About Lift Partners
Founded in January 2015, Lift Partners is a full-service real estate investment company focused on the adaptive re-use and repositioning of commercial properties. Lift concentrates primarily on value-add, infill opportunities and opportunistic development along the West Coast. Our expertise is bringing the necessary skills through brokerage relationships, construction and market knowledge and thoughtful execution to create value for our investors. We apply our approach to office, industrial and mixed-use properties often times with challenging structural, environmental or historic designation hurdles to overcome. Take the best of the old and refresh new. Lift’s portfolio to date has included over 230M+ in gross investment, $50M+ of construction projects and 1.2M+ square feet of assets in Bay Area, Seattle & Southern California.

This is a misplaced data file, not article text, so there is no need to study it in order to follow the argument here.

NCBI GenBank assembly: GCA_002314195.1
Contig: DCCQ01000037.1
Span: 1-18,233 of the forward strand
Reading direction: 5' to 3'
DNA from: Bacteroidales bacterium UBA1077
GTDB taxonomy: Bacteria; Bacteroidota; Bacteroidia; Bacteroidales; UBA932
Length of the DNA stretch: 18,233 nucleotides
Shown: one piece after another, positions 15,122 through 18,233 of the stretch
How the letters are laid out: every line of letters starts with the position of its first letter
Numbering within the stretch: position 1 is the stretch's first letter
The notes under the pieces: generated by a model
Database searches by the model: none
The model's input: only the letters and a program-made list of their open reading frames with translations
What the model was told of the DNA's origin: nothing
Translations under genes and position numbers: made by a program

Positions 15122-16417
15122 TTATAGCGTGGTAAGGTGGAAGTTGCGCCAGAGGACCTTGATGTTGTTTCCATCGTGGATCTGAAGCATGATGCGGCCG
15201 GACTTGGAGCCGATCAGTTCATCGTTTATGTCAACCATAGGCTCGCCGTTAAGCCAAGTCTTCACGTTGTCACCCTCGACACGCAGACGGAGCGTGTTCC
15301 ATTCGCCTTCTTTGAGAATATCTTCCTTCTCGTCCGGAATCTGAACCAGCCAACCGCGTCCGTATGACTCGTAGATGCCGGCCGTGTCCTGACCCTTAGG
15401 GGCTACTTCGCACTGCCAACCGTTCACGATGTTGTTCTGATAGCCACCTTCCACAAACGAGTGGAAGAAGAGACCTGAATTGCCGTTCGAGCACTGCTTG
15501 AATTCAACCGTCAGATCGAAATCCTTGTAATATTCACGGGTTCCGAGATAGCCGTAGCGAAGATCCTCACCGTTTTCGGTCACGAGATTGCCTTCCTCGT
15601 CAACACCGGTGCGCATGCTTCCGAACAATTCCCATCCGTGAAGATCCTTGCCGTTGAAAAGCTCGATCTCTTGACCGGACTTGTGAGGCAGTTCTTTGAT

Long-Shuttered Downtown San Jose Venue Gets New Life.

Once one of the busiest and loudest street corners in San Jose, two neighboring properties at the intersection of Second and Santa Clara streets, for more than six years, have sat empty, dark and silent.

Previously home to nightlife venues Voodoo Lounge and Toons, the combined 12,000 square feet of space provided a crash course in sound throughout the aughts. Voodoo hosted punk and rock shows as well as notable touring acts in hip-hop and R&B, while the latter blended genres as a piano bar and Top 40 dance club.

Since 2011, however, when both businesses shuttered, the corner has been an entertainment abyss. That should change soon.

Renovations are underway to transform the old Toons lounge, a 5,528 square-foot property at 52 E. Santa Clara St., into a bar and arcade come spring 2018. Last month, business partners George Lahlouh, Dan Phan and Johnny Wang officially closed on a lease of the property with Lift Partners.